Among the new institutions were Indian Council of Cultural Relations (1950), the three National Akademis viz Sangeet Natak Akademi (1953), Sahitya Akademi (1954) and Lalit Kala Akademi (1954). The Maulana felt that the cultural content in Indian education was very low during British rule and needed to be strengthened through a curriculum which should be enriched in as many manifestations as possible. Children should be enabled to develop sensitivity to beauty, harmony and refinement. Education must bring out the fine synthesis between change-oriented technologies and the country’s continuity of rich cultural traditions. In 1956 he was responsible for the establishment of the UGC (University Grants Commission) for disbursement of grants to Indian Universities and maintenance of standards by them. He believed, like any great educationist that if universities discharged their functions well, all will be well with the nation.
Apart from being a great scholar in Urdu, Persian and Arabic he wanted the retention of English language for educational advantages and national and international needs. However primary education should be imparted in the child’s mother-tongue, in particular of the linguistic minorities as guaranteed in the Constitution of India. On the technical side he established the IITs, at Kharagpur in 1951 followed later by those at Bombay, Madras, and Delhi. A school of planning and architecture came into existence in 1955. He stood for the Common School System, the Neighbourhood Schools and School Complexes to remove segregation in Education.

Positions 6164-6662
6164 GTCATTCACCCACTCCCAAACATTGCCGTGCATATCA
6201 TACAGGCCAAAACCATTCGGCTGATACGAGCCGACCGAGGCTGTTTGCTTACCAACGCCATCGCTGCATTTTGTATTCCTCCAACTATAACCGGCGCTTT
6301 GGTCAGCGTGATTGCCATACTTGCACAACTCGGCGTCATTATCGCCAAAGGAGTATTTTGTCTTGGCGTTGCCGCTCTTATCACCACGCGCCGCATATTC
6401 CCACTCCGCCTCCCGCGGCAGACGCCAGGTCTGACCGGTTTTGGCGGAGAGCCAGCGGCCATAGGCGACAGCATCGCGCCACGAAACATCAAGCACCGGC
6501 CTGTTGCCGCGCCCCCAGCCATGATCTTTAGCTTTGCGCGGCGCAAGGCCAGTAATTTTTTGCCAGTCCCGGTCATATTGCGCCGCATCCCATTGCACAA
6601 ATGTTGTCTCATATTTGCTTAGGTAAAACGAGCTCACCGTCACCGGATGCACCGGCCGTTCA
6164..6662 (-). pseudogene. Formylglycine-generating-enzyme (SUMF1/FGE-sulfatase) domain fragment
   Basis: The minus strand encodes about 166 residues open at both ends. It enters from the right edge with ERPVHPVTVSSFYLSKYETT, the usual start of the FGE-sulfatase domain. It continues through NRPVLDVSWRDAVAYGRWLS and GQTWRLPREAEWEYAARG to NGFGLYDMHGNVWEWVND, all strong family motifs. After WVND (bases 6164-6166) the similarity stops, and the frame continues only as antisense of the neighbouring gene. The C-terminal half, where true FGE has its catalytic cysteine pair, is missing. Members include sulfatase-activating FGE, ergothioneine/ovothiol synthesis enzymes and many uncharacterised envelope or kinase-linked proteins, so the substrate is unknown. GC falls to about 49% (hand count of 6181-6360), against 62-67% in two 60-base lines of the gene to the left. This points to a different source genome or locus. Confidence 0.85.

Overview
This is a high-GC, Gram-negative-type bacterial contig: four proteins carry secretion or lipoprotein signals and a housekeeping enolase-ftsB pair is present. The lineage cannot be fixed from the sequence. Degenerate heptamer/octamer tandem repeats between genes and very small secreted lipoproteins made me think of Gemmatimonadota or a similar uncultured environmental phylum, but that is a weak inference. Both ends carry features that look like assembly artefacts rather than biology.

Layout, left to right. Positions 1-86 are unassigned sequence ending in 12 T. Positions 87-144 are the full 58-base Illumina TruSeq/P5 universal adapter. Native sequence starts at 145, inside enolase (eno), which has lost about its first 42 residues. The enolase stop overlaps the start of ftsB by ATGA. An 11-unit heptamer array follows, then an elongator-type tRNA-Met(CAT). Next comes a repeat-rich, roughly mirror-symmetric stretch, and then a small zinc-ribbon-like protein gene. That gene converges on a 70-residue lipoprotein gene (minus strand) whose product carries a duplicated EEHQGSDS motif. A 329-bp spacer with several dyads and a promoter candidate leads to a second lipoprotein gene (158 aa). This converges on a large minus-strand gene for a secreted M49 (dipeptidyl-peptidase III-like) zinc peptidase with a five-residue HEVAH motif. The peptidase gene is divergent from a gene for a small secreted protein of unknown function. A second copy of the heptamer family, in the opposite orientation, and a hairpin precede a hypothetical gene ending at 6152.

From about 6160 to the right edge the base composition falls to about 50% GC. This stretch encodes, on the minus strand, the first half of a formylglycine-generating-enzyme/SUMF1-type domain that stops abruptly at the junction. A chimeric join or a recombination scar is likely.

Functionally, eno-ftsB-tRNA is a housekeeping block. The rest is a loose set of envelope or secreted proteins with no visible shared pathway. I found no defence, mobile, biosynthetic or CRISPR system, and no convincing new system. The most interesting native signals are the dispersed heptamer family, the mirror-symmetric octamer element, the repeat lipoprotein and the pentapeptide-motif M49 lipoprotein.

As Chairman of the CABE (Central Advisory Board of Education) he stood for free universal elementary education for all children irrespective of caste, colour, creed, sex and location upto the age of 14 which became a cardinal principle in the National Policies of Education 1968, 1986 and 1992. He often said that the benefits of education and the penalties of ignorance run concurrently. But there should be no compulsion on parents in education, it should be persuasion, by motivation, by incentives or what is being called today as Inclusive Education. In his vision of education compulsion should be on the Government to provide enough schools to accommodate the challenge of over-population.
But he was always worried about students' unrest. Secular to the marrow of his bones, Maulana’s advice to students was “Bury communalism once for all”. Presiding over the meeting of the CABE on 7 February 1954 he said: “What worries me most is the extent and magnitude of student unrest and the fact that it is very often without any relation whatsoever with the supposed cause. Such unrest among the students strikes at the root of our national culture. The student of today is the potential leader of tomorrow. He will have to sustain the social, political and economic activities. If he is not properly trained and does not develop necessary resources of character and knowledge he cannot provide the leadership which the national will need”.